To want to flounce my current church...

(123 Posts)
trustissues75 Mon 04-Feb-13 03:55:03

and to point out to them that praying for LGBT couples be denied marriage like everyone else and that they should be happy with civil unions is akin to telling African Americans in the 50's to be happy they got their own water fountain?

And also want to tell them what a pile of fucking hypocrits they are?

YANBU. knobs.

trustissues75 Mon 04-Feb-13 03:57:33

Love the name, Bunty!!!!!

MadamGazelleIsMyMum Mon 04-Feb-13 04:00:09

What bunty said.

trustissues75 Mon 04-Feb-13 04:03:46

I had to walk out in the middle of the service: I just couldn't listen for a second longer to reanting about 'love' and 'protecting children' and being there for those who don't have the benefit of family 'the widowed and orphaned' guess single parent's don't fall into their little perfect plan either.... blah blah blah. Protecting children!?!?! From what? I'm protecting my child...by not taking him back to what I've shockingly found out to be a toxic environment.

Now I have to find a new church...with an active children's ministry (as requested by DS) shouldn't be too hard....right?

Anna1976 Mon 04-Feb-13 05:52:47

Cripes. What total nutters.

Where are you? What denomination is this? Not for naming and shaming purposes - but for example among the Anglicans there is a fairly big split between churches where that would be utterly unacceptable, and churches where that kind of sentiment would be regarded as right and proper. Anyone with some level of radar should be able to say "oh, yes St X's is a bit like that, why don't you try St Y's up the road, they're much more [enlightened/ family-friendly/ family-unfriendly/ lentil weaving hippy... depending how you want to see it]".

MrsToddsShortcut Mon 04-Feb-13 07:26:19

Sorry, just to clarify. The church led a prayer where they wished for LGBT couples to be denied marriage and be happy with civil unions? Did I understand that right??

angryangryangryangryangryangry

MrsToddsShortcut Mon 04-Feb-13 07:27:12

Oh, and well done for walking out!

lalabaloo Mon 04-Feb-13 07:31:23

No YANBU, it upsets me that this viewpoint is presented by some churches as the norm, as if all Christians agree with this. Good luck finding a new church, are you in an area with a few to choose from?

CabbageLeaves Mon 04-Feb-13 07:33:31

Had same issue in my church - I stood up and confronted the minister. I have stayed because there are a group of us who feel that way and are standing up for it. It doesn't affect my Christian faith. It affects how I feel about a building and the attendees.

My church was far less in your face and more contemplative but with an undercurrent of what you describe.

AuntLucyInPeru Mon 04-Feb-13 07:38:35

I would definitely have WORDS to say about that. Some of them quite long ones...

Pendipidy Mon 04-Feb-13 07:41:53

A lot of Christians believe that.

ImAlpharius Mon 04-Feb-13 07:44:05

And a lot don't.

firesidechat Mon 04-Feb-13 07:44:32

You might not share their view on marriage, but they are as entitled to their view as you are to yours. Like it or not the issue of marriage, as opposed to civil partnership, is difficult for some christians and some churches.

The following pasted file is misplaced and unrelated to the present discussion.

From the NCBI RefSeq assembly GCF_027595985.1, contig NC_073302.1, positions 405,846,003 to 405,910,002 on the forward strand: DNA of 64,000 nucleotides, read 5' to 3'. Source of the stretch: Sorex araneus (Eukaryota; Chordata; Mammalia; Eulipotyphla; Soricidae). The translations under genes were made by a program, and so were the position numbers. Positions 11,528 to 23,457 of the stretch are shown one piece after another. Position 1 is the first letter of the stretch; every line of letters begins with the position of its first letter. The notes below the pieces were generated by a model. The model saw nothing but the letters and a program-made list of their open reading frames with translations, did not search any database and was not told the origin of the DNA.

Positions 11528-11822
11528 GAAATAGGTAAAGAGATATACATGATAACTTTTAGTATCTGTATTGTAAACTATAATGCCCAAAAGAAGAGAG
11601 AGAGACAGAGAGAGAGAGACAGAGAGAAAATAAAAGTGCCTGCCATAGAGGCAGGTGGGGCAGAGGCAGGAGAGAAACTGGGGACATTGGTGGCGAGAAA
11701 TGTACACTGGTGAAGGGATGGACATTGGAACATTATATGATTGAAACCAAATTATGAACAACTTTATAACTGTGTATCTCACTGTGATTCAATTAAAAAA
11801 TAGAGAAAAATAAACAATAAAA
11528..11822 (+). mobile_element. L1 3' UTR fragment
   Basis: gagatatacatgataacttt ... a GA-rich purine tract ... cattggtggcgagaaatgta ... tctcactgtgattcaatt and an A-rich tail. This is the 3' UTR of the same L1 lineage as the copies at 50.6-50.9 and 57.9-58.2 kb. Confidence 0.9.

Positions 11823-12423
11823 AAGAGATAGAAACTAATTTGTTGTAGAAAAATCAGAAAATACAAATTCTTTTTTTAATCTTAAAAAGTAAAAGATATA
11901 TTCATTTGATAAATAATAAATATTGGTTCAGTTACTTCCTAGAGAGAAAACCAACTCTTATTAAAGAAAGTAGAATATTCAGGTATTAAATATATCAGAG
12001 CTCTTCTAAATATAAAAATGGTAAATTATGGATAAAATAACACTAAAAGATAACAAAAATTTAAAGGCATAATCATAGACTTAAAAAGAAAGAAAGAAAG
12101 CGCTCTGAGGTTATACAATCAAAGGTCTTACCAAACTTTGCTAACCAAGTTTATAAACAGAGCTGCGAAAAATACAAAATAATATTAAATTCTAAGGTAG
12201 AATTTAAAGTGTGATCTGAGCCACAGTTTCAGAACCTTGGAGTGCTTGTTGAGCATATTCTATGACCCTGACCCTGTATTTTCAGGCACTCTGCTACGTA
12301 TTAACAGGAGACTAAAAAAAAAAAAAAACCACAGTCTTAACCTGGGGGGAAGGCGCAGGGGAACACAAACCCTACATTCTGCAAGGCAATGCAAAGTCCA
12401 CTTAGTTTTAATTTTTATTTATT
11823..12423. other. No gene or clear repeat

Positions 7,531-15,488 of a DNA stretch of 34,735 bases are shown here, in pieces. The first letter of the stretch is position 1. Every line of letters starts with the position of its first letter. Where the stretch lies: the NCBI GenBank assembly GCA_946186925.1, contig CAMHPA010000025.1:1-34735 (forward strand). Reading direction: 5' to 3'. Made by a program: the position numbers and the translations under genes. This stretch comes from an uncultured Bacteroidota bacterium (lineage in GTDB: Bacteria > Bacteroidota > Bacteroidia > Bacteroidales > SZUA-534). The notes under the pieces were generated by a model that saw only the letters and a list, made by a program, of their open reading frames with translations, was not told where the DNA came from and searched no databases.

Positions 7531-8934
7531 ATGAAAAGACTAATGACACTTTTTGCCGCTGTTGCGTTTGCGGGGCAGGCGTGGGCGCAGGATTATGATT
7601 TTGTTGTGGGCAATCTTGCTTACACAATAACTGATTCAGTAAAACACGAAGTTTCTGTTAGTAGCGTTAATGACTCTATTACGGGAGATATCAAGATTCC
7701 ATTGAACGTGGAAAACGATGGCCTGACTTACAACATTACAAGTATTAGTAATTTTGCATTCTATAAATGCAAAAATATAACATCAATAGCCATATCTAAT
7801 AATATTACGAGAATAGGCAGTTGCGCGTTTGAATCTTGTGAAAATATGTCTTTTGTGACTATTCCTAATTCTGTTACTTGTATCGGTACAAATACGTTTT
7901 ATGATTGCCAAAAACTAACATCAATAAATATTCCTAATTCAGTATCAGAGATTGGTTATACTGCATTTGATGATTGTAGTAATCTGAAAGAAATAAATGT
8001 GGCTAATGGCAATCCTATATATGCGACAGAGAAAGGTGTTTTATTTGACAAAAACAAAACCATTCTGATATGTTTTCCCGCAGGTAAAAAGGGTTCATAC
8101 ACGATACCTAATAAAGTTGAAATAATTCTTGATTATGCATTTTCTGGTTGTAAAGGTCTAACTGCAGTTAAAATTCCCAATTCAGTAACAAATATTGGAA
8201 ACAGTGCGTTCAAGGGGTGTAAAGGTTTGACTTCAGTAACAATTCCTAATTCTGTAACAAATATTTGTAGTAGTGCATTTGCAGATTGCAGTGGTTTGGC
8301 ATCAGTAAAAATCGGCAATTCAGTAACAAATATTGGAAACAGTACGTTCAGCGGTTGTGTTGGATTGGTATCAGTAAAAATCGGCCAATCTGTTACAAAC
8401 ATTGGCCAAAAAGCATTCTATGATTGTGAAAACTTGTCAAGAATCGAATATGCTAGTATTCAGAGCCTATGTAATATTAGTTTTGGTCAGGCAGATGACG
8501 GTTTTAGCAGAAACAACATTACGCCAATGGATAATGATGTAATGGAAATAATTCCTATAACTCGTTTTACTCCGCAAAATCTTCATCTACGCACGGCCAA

I don't go to church any more for various reasons and would probably have been uncomfortable too about the prayers you mention.

My vicar is taking that line too. He will not see me at a service until the issue is resolved.

I think people who aren't religious don't realise how significant it is to leave a church. It isn't like changing supermarkets.

ohfunnyhoneyface Mon 04-Feb-13 07:48:25

I would also write a letter expressing how you feel.

Jesus preached love and never excluded anyone. None of the gospels provide any evidence of his denouncing homosexuality. It's ridiculous to hide homophobic views behind religion. It's not a religious view, it's an ignorant one, and has no place in this day and age.

Has anyone seen that clip of the minister who stands and makes a speech denouncing gay marriage and then stops half way through to say he has the wrong notes and what he just read was a speech about the need to continue black/white segregation? It's brilliant. Must find link...

NumericalMum Mon 04-Feb-13 07:57:35

YABU for going to church. If you must support organised religion then YADNBU for leaving! I was dragged to church once and particularly enjoyed when they escorted the drunk homeless man out for disturbing the service hmm

fromparistoberlin Mon 04-Feb-13 08:06:14

I know!!!!

I left my old church as mainly they were an unfriendly and insular bunch

but when the head priest did a diatribe on how "god does not want us to be gay" I was almost physically shocked

thanks for posting as you have reinforced I was right to leave

fromparistoberlin Mon 04-Feb-13 08:07:38

"I think people who aren't religious don't realise how significant it is to leave a church. It isn't like changing supermarkets.

I agree with that. leaving my old church was a MASSIVE trauma, noone understood why I was so distraught!

Tallgiraffe Mon 04-Feb-13 08:11:27

Come to ours! Of the two ministers, one is in a civil partnership and the other is my DH grin Seriously though, you will find somewhere sensible and if we all vote with our feet by only attending forwar thinking churches then the jokes will have to close or change.